Enable Custom Field Searching With Wordpress 2.6

5th September 2008

I have previously talked about enable custom field search in Wordpress, but that involved altering the main Wordpress files, which is a big no-no.

So is there an alternative? Well, yes, otherwise I wouldn't have bothered writing the post! To enable custom field (also called Wordpress metadata) searching you need to set up two things.

First you need to have created a custom field (or two) and added this to a number of posts.

Next, you need to have a custom search form that has the name of the field set as the name of an input box. You don't even need the normal s input box that Wordpress uses as default.

Open up your template functions.php file and add in the following three lines of code.

  1. add_filter('posts_join','search_metadata_join');
  2. add_filter('posts_where','search_metadata');
  3. add_filter('posts_groupby','search_meta_groupby');

This adds three callback filters to Wordpress at run time. The posts_join will add the meta table into our query so that we can work with it. The posts_where will be the main function where all of our where clauses will be build. Finally, posts_groupby will stop multiple posts appearing for the same term. All we have to do now is include the queries we need in order to enable custom field searching. I will do each of the callback functions in the order they appeared above.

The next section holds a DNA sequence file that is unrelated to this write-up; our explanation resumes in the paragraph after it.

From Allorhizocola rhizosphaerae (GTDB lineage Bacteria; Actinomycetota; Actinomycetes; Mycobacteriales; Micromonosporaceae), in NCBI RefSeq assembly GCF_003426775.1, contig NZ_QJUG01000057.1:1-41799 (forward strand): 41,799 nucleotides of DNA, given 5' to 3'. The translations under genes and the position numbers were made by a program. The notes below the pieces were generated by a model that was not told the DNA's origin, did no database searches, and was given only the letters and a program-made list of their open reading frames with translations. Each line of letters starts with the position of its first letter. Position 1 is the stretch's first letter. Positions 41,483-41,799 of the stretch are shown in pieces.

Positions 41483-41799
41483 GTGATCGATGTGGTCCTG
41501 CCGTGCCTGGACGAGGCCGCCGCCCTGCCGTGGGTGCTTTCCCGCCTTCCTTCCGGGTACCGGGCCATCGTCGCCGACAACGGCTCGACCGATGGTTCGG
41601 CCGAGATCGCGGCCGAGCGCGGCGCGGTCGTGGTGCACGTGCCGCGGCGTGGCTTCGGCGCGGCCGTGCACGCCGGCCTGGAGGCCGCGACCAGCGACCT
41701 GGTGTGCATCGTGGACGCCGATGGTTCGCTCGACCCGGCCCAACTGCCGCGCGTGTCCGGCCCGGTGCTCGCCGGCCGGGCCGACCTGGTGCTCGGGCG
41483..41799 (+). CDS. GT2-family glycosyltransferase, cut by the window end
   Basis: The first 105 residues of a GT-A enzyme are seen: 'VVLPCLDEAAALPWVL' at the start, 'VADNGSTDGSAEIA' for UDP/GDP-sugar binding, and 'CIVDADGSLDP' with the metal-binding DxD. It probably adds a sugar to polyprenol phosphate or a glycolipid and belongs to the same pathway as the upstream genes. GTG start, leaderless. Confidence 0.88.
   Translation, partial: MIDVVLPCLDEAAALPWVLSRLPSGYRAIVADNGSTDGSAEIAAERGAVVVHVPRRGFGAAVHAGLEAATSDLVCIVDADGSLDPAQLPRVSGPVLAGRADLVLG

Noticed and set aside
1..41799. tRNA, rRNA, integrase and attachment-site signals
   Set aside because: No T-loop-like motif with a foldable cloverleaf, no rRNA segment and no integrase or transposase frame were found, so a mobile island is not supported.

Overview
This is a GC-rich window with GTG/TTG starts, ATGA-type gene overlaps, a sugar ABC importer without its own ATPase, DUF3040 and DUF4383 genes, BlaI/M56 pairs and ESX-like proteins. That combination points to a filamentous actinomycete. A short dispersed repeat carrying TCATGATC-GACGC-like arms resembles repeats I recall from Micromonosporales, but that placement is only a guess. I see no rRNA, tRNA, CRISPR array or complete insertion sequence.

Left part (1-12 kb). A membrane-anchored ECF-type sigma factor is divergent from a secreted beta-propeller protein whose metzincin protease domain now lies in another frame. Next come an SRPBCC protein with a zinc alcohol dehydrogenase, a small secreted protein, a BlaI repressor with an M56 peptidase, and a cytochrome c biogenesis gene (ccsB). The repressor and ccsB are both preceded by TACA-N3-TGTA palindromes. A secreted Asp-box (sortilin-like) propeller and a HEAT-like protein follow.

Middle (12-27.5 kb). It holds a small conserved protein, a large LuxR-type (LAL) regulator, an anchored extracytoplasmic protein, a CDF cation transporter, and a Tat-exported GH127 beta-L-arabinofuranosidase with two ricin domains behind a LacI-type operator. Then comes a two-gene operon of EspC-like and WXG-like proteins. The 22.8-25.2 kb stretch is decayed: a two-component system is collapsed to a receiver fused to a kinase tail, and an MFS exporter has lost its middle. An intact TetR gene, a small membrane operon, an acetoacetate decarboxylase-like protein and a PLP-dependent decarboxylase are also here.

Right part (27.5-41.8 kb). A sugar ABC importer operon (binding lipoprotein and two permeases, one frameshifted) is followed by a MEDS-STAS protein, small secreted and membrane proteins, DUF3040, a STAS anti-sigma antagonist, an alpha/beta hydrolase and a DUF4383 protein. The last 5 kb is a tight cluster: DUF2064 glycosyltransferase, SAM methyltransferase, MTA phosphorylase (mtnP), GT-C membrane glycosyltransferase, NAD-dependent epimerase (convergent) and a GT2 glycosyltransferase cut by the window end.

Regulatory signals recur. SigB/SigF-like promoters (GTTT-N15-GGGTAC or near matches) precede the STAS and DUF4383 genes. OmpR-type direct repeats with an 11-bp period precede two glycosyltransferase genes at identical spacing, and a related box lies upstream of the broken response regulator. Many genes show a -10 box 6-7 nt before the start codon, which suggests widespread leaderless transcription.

1. function search_metadata_join($join) {
  2. global $wp_query, $wpdb, $wp_version;
  3. // add in check for older versions
  4. if($wp_version >= '2.3'){
  5. $join .= " LEFT JOIN $wpdb->postmeta AS m ON ($wpdb->posts.ID = m.post_id) ";
  6. }else{
  7. $join .= "LEFT JOIN $wpdb->postmeta ON $wpdb->posts.ID = $wpdb->postmeta.post_id ";
  8. }
  9.  
  10. return $join;
  11. }

The search_metadata() function has a array variable called $metaVars. This contains an array of the names of the custom fields that you want to search through. Each item in the array is checked to see if it has a value, and if it does it is included in a string called clause. The function is set up to allow for any of the custom fields being true, which is what I wanted it do to.

  1. function search_metadata($where) {
  2. global $wp_query, $wpdb, $wp_version;
  3.  
  4. $metaVars = array('custom1','custom2');
  5. $where .= ' AND (';
  6. foreach($metaVars as $metaValue=>$metaKey){
  7. if(!empty($_GET[$metaKey])){
  8. if($wp_version >= '2.3'){
  9. $clause .= " OR (m.meta_key = '".$metaKey."' AND m.meta_value LIKE '%".$wpdb->escape($_GET[$metaKey]) . "%') ";
  10. }else{
  11. $clause .= " OR (meta_key = '".$metaKey."' AND meta_value LIKE '%" . $wpdb->escape($_GET[$metaKey]) . "%') ";
  12. }
  13. }
  14. }
  15. $where .= substr($clause,3).') ';
  16. return $where;
  17. }

Finally, here is the search_meta_groupby() function. I pulled this from the wordpress.org site and adapted it slightly.

  1. function search_meta_groupby( $groupby ){
  2. global $wpdb;
  3.  
  4. // we need to group on post ID
  5. $mygroupby = "{$wpdb->posts}.ID";
  6. if( preg_match( "/$mygroupby/", $groupby )) {
  7. // grouping we need is already there
  8. return $groupby;
  9. }
  10.  
  11. if( !strlen(trim($groupby))) {
  12. // groupby was empty, use ours
  13. return $mygroupby;
  14. }
  15.  
  16. // wasn't empty, append ours
  17. return $groupby . ", " . $mygroupby;
  18. }
All this is designed to get you started in creating custom field Wordpress searching. You might have to tweak the code involved here before you get it working.

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